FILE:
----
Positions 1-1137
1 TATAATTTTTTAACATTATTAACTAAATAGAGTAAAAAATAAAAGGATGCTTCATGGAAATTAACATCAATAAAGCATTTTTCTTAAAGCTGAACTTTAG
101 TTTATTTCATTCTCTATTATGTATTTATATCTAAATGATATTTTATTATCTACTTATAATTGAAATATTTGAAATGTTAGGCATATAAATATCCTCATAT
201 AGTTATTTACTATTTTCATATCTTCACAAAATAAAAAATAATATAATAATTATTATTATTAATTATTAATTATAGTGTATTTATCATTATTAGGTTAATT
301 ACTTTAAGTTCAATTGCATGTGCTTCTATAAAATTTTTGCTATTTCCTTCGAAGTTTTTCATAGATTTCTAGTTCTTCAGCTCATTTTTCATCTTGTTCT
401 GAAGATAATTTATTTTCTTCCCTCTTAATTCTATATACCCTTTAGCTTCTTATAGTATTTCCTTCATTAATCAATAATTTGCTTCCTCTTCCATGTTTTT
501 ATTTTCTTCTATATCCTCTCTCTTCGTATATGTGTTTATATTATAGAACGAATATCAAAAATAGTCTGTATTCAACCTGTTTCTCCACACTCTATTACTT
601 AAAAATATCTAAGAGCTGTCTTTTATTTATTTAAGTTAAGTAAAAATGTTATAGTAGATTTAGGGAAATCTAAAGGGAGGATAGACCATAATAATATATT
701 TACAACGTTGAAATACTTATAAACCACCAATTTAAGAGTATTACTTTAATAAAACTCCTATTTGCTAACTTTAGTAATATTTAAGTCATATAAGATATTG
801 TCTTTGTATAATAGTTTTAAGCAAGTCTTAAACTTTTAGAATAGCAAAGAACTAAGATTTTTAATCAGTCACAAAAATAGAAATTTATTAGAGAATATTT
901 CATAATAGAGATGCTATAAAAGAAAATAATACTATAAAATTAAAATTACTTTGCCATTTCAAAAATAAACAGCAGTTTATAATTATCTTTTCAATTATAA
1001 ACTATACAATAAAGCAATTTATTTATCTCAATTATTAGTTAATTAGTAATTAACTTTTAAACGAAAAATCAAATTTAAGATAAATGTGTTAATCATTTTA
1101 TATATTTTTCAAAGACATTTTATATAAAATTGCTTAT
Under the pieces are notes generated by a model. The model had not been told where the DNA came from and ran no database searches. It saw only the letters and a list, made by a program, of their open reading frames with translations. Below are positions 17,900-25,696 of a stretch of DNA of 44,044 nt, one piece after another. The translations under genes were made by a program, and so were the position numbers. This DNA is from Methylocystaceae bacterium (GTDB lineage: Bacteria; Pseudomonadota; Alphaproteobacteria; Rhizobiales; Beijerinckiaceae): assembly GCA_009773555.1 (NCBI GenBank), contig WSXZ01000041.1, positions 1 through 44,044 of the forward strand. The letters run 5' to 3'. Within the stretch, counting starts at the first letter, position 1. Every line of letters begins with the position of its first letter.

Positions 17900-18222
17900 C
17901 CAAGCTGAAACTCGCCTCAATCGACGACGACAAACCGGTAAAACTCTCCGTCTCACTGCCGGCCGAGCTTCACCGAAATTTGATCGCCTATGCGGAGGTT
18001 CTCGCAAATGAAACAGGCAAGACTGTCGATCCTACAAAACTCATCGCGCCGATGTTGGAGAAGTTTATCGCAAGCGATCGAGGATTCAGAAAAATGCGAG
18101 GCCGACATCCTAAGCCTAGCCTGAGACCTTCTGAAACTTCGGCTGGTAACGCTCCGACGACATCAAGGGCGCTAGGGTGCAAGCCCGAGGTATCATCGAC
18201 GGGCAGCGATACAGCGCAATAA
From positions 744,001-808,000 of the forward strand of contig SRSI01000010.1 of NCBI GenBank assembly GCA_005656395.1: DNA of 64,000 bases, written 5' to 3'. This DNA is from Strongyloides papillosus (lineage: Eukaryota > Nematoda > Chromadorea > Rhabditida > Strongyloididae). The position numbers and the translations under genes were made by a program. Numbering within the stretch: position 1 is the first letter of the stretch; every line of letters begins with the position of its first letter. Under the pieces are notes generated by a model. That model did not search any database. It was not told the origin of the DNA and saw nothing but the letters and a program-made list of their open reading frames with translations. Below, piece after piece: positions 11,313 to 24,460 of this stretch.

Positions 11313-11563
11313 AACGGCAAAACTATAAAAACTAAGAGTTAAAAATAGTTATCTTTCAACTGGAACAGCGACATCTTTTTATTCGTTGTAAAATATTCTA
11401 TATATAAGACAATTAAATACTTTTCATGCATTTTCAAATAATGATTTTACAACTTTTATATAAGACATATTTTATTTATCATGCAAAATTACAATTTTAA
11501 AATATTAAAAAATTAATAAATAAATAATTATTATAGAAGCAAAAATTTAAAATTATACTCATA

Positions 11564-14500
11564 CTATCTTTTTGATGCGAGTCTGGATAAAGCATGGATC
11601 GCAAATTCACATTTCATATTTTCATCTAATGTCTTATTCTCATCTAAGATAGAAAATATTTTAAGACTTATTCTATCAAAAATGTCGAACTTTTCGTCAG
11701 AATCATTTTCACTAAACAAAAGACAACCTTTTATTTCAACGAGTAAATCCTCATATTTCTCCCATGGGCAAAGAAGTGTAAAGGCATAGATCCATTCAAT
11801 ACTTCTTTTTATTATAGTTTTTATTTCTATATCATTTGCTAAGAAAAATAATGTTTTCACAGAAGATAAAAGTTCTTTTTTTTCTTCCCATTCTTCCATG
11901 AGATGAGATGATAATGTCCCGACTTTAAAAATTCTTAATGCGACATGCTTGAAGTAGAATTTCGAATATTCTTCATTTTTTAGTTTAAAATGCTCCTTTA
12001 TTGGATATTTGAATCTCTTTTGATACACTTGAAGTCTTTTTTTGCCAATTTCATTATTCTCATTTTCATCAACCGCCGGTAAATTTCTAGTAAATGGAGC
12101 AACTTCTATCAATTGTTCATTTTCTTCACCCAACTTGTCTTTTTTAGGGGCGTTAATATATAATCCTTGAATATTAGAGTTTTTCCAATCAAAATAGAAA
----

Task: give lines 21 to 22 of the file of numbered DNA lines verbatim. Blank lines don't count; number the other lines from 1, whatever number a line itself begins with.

From positions 744,001-808,000 of the forward strand of contig SRSI01000010.1 of NCBI GenBank assembly GCA_005656395.1: DNA of 64,000 bases, written 5' to 3'. This DNA is from Strongyloides papillosus (lineage: Eukaryota > Nematoda > Chromadorea > Rhabditida > Strongyloididae). The position numbers and the translations under genes were made by a program. Numbering within the stretch: position 1 is the first letter of the stretch; every line of letters begins with the position of its first letter. Under the pieces are notes generated by a model. That model did not search any database. It was not told the origin of the DNA and saw nothing but the letters and a program-made list of their open reading frames with translations. Below, piece after piece: positions 11,313 to 24,460 of this stretch.

Positions 11313-11563